My name is Chris Goodman and I'm a full-time self employed wood carver based in Assynt. I initially learnt my green wood working craft on a 6 month green wood working course in Northumberland in 2008 and I have been learning more about wood and trees ever since. I relocated to Assynt in 2011 and started making and selling spoons locally in 2013.

I love the creative process of making beautiful things out of wood - from finding a fallen branch to turning it into a unique spoon. I carve wood when it's green - still fresh and supple - before leaving it to season and then oiling with organic linseed. All my items are suitable for everyday use - just wash them in warm soapy water and dry them straight away.

I use wood from trees grown in the local area, predominantly Birch, Rowan and Hazel but also occasionally Holly, Oak, Elm, Cherry, Willow, Apple and other species I chance upon. I source my wood from friends crofts where it is sustainably coppiced or from trees cut down to keep roads and powerlines clear.

I try to keep my impact on the environment to a minimum by cycling to work, using hand tools rather than power tools and using organic linseed to protect my finished work.

Why use wood?

In this world of mass produced goods where you can buy 3 machine made spoons for a pound in the supermarket or use light weight disposable plastic, why buy an expensive hand made wooden spoon, bowl or cup?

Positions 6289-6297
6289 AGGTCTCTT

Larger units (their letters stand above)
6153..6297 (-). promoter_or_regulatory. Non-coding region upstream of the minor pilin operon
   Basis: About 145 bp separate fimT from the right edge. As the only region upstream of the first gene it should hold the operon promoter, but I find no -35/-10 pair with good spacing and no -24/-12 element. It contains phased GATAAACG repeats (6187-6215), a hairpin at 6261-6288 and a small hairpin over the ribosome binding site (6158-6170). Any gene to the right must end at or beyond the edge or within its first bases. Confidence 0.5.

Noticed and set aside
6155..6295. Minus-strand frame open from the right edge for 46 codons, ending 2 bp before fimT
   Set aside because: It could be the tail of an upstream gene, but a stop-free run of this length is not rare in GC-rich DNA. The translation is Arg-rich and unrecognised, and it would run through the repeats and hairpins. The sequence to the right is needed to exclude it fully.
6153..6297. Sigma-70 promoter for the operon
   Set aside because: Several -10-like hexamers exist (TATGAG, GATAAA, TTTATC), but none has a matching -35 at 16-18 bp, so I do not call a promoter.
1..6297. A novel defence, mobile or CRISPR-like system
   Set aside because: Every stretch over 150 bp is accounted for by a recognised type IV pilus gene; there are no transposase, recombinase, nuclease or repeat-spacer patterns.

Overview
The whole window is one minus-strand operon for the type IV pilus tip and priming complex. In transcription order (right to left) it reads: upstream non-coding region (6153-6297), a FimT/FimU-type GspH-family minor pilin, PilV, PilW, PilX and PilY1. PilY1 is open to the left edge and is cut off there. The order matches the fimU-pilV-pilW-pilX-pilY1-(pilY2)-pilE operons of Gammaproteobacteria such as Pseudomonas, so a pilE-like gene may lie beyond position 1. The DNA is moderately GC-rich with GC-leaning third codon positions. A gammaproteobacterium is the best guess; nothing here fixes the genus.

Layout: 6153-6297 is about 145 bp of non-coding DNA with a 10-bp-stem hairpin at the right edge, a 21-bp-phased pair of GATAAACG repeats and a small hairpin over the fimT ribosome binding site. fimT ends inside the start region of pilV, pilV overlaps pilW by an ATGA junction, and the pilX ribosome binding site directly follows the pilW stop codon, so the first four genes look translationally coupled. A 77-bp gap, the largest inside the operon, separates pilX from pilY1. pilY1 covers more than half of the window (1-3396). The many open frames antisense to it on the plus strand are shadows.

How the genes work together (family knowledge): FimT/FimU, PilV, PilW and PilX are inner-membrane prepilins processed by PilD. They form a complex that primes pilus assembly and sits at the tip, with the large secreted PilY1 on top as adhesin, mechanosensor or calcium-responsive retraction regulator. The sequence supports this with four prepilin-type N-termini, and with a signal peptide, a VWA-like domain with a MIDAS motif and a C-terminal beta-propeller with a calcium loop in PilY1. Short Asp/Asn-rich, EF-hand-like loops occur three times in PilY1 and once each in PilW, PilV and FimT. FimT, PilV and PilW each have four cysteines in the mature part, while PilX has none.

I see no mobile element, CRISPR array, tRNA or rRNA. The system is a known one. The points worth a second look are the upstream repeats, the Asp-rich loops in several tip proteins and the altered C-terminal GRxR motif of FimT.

While we all want convenience and to save money we also depend on the planet and it's natural resources for our survival and I believe we need to work with natural processes in order to have a hopeful future.

Managed responsibly wood can be carbon neutral, endlessly renewable, chemical free and completely biodegradable. Wood is an incredibly adaptable and versatile material and useable for so many of our everyday needs. I hope that by making everyday items from local trees I am offering a lower impact alternative to the mass produced goods and the impact of industrial production. I aim to look after the woods I use to make sure they continue to do their thing. I also plant more trees where possible using local seed to create further woodland habitat.

What have trees ever done for us?

From increasing food for fish in the sea to helping spread rain to the interior of continents, woodlands shape the environment and play a vital part in the natural processes that we depend on for survival. Trees also provide some of the drugs that help us fight cancers, they help clean the air of bacteria, speed up our recovery rate after illness, improve our mental health, produce fruits and nuts to eat and provide an endless supply of materials that we use for our shelter, heat and cooking. In short they're really kinda useful.

New research published in the journal Nature suggests the world is home to more than 3 trillion trees. Humans cut down 15 billion trees each year and the global tree count has fallen by 46% since the beginning of human civilization. Despite our impact on trees they'll probably find a way of surviving some where and some how. What's less clear is whether human's could survive without them.

Coppice woodland which will send up new shoots once I've taken the materials I use.

Birch and hazel being coppiced in Winter.